Where and When to Install Moisture and Mold Resistant Drywall

11. February 2013 23:00 by 1800 Drywall in Tips & Advice  //  Tags: , ,   //   Comments (0)

Where and When to Install Moisture and Mold Resistant Drywall

Just about the only other organism that loves paper just as much as we do is mold. When you put up your drywall and get water on it, it's like building a condominium and giving out free food for life – the area will get populated. The best way to stop creating prime real estate for mold is to ensure you have the proper type of drywall in your home.

The Case for Your Space

Drywall comes in a variety of different forms. Most people are familiar with Gypsum-board, which is not waterproof and provides no resistance to the outside elements. If you are concerned about moisture or mold, you will need to invest in moisture and mold resistance drywall, so you can keep the outside, outside.

If you're thinking about getting drywall and aren't sure whether or not you need moisture resistant or regular, think about whether or not you are in a space that can easily leak moisture or not.

Green or Gray?

Basements are a common culprit of moisture and mold sweating. The same way that you see moisture build up on the outside of a glass, the temperature outside has the potential to create moisture or mold on the inside of your home. This is a classic case of somewhere you would want to get some resistant drywall.

Most of us love a hot shower on a cold day. The longer that heat remains on, the more moisture is created that can seep into walls in your home. Your bathroom can be a hotbed for moisture; thus, a great breeding ground for mold. Using moisture resistant drywall can be used as a preventative measure against the build-up of mold in your home. Of course, there are situations in the bathroom that drywall could make worse, such as putting water resistant drywall behind ceramic tiles.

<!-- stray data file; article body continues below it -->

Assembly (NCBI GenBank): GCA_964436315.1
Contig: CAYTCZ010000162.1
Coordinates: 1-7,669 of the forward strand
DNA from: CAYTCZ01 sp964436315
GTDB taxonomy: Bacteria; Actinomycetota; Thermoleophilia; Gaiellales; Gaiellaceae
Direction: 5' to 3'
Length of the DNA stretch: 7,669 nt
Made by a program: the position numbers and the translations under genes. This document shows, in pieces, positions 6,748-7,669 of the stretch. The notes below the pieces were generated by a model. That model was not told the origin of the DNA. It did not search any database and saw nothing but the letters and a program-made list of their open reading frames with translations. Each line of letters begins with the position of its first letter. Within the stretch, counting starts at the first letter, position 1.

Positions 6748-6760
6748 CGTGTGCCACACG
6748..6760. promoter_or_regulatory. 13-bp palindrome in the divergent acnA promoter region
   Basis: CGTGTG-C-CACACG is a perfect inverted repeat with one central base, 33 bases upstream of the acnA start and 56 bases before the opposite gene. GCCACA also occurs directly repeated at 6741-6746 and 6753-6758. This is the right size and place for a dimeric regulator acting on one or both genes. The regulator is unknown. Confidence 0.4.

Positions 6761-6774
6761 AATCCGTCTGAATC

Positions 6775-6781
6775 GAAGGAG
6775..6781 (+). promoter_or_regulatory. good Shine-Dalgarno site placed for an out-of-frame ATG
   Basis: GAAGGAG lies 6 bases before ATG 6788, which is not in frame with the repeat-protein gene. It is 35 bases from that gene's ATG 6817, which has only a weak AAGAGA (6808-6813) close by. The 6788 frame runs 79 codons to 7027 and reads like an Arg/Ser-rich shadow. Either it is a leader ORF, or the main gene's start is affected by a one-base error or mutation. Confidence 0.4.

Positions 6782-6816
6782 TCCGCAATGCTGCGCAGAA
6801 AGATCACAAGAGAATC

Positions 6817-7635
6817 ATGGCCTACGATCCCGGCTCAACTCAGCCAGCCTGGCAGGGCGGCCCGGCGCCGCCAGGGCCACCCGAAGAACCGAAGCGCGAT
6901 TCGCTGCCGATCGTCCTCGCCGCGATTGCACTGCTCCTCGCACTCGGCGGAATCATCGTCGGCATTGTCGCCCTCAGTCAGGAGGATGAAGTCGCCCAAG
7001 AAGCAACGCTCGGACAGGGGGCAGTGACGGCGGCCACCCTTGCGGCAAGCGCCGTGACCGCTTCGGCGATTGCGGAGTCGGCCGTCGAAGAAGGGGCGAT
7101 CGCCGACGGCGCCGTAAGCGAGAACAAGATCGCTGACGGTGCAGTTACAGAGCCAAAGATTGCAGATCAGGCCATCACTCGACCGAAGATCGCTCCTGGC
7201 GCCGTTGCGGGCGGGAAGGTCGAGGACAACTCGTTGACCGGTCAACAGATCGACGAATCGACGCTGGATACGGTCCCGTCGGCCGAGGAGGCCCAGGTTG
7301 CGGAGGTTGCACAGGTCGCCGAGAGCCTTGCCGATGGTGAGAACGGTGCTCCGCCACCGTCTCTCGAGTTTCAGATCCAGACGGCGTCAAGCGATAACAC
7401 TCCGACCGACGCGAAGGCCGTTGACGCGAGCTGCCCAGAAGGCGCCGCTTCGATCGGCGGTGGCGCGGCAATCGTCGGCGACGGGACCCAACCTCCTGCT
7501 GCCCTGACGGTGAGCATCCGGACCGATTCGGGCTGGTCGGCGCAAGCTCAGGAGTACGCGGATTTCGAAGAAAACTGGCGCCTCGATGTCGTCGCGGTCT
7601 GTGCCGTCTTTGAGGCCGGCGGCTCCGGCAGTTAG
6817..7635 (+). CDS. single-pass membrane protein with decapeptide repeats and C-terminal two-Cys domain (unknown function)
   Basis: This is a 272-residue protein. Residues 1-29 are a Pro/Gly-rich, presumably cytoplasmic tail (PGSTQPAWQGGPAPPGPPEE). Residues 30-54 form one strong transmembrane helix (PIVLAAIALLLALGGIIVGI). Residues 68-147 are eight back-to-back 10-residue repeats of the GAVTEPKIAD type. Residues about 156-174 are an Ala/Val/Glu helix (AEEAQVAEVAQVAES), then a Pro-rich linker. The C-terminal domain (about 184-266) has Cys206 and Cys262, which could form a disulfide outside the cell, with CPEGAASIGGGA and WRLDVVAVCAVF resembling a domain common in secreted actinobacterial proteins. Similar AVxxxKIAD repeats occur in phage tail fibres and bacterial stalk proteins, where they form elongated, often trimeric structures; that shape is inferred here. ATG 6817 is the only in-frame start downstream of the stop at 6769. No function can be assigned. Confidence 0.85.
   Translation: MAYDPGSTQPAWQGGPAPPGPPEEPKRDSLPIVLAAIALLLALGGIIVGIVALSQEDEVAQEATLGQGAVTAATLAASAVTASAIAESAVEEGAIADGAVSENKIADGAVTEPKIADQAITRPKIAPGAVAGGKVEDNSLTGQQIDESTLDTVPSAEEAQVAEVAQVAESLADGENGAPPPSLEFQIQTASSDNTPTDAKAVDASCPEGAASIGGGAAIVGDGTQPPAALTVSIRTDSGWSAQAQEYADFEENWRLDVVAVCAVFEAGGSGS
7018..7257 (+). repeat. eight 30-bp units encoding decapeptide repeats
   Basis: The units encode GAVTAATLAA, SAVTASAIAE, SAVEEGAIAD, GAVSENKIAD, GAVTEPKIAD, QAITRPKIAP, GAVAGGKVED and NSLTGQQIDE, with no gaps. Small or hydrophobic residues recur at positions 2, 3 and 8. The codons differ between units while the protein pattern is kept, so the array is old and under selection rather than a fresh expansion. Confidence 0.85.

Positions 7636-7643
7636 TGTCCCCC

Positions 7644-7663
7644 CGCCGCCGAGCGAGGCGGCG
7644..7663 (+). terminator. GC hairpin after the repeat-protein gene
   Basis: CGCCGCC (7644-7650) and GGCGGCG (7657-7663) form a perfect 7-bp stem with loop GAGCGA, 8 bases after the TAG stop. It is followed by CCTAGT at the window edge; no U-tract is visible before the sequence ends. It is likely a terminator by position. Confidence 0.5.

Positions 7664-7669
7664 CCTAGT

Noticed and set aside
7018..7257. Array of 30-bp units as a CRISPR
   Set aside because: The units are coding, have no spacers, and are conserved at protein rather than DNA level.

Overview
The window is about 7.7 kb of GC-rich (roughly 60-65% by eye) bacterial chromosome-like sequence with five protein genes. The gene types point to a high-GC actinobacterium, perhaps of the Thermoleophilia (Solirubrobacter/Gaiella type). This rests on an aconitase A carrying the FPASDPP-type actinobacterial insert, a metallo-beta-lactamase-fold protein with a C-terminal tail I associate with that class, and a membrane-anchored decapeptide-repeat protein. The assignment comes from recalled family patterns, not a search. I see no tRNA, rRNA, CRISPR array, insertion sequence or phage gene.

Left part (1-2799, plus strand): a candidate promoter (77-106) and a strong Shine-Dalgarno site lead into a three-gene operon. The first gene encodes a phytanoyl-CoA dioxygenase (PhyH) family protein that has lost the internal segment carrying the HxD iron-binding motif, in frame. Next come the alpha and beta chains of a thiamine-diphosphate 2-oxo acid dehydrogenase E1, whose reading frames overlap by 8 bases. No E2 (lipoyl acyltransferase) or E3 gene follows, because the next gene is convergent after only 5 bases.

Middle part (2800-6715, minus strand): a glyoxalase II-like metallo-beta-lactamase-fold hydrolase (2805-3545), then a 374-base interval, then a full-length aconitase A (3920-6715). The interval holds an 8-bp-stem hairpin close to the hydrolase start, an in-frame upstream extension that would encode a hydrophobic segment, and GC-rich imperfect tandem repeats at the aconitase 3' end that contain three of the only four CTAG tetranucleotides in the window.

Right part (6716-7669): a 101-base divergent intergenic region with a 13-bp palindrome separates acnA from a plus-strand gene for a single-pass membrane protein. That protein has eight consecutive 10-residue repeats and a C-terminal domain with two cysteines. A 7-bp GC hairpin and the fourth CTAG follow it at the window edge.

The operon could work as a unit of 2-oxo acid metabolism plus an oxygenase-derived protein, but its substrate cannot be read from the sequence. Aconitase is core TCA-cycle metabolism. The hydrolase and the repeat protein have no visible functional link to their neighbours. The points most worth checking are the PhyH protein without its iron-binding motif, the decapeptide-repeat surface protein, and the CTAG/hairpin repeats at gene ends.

Do you have a finished attic? Your roof is exposed to the elements every day of the year, and this means that there is a good chance there will be damage to it at some point. With your attic just below, it might be a good idea to use the drywall that will protect whatever you've put in your attic.

Should you have regular drywall in your home and encounter moisture or mold issue, when replacing the drywall, it is probably best to replace it with drywall that can prevent this problem in the future.

Drywall in Paint Form?

There may be those of us out there who believe that if they simply put enough paint over the drywall, it will act as a sealant and prevent them from having to invest in resistant drywall. The truth is: if any moisture or mold seeps through the paint, you've just wasted a boat-load of paint and drywall, and you'll now have to pay for more drywall – hopefully, the right stuff this time.

Knowing which drywall to use at which time can save you money, and I mean thousands of dollars in preventable repairs. It's worth it spending the extra few bucks and getting yourself the right stuff.

Tips for Running Perfect Angles

29. November 2012 00:05 by 1800 Drywall in Tips & Advice  //  Tags: , ,   //   Comments (1)